From Volume 87, Number 4 (May 2014)
Imagine you are the CEO of a new company in Silicon Valley, California. The company recently developed a revolutionary laptop screen that is not only entirely scratch resistant, but also allows for 3-D viewing. The company just entered into a contract with Orange Computer to be the sole manufacturer of Orange’s newly advertised “Made in Silicon Valley” computer. Located among the terms of the contract is a license, which allows the company to use Orange’s applicable patent and trademarks. As a result, the company heavily invests in its new enterprise and begins to profit. A few months later, however, Orange recognizes massive losses since it did not account for higher business costs in Silicon Valley. This forces Orange to file for bankruptcy and reject the license, leaving your company unable to manufacture its product without infringing on Orange’s trademarks. This risks your company’s vitality and ultimate existence.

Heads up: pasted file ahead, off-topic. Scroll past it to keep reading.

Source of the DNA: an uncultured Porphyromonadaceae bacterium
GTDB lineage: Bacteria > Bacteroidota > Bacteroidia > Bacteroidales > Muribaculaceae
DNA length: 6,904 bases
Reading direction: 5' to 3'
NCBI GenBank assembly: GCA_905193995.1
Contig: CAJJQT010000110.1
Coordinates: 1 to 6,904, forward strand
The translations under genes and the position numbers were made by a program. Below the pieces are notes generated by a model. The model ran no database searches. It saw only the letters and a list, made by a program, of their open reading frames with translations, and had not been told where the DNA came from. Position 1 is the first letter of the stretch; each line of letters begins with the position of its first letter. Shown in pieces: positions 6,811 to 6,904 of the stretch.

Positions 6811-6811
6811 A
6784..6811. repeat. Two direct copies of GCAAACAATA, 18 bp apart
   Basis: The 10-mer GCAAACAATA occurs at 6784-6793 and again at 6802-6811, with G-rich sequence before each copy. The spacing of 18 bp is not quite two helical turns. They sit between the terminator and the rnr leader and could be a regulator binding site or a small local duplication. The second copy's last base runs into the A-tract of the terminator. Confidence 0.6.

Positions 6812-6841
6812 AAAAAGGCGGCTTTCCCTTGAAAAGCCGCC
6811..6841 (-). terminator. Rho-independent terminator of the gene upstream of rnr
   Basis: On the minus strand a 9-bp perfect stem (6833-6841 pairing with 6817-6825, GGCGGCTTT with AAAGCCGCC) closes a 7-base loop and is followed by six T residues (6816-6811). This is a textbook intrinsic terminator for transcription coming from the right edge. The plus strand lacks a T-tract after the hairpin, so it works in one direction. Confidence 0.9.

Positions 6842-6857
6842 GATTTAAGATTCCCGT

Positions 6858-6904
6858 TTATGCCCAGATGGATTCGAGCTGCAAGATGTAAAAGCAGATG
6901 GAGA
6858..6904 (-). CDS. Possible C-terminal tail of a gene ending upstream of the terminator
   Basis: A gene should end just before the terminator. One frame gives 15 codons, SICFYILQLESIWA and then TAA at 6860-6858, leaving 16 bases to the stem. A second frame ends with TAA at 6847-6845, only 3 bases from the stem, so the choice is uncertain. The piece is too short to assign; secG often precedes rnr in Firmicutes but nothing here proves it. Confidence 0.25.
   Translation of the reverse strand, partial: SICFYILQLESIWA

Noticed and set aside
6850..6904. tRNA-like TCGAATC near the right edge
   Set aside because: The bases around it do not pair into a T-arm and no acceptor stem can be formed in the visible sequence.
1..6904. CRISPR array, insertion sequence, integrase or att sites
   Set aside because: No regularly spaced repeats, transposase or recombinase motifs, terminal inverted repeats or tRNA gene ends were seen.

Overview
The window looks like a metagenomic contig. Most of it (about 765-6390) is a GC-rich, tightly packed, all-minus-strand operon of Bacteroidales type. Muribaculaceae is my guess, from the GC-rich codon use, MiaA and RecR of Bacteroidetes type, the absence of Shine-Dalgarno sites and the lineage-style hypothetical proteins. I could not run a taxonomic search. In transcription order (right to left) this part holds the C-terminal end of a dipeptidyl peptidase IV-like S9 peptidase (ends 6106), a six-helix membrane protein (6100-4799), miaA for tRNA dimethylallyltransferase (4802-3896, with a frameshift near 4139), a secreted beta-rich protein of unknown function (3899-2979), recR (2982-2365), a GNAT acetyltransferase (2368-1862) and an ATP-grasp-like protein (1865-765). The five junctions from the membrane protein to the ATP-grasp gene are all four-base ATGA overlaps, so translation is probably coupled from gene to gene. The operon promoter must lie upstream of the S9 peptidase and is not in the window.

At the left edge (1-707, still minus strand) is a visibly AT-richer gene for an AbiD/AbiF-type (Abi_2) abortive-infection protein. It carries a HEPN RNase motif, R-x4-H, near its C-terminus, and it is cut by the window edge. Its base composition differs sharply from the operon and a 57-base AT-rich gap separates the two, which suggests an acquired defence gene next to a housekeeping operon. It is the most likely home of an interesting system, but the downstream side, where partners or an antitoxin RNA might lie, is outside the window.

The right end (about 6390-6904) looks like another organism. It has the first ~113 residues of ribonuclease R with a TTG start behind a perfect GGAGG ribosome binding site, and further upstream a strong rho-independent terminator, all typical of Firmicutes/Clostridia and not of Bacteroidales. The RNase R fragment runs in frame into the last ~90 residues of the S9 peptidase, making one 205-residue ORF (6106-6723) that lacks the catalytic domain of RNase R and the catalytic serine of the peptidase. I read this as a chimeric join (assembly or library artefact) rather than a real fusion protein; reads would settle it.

The scenario above illustrates an example of a modern business practice-trademark licensing-and its tension with bankruptcy law. In today’s “[n]ew [w]orld,” intellectual property (“IP”) is an extremely important economic asset for many companies. An owner of IP has the ability to either (1) prevent others from using it or (2) authorize its use to a third party through licensing. The latter practice of licensing has grown significantly in the global economy, as it is a substantial source of revenue for many companies. Additionally, using IP to secure lending from a bank has become popular. Nevertheless, the value of IP licenses is limited due to risks created by economic hardships, with trademark licenses particularly vulnerable in cases of bankruptcy. In fact, since 1988, out of 1100 bankruptcy filings concerning IP, over 600 involve trademarks.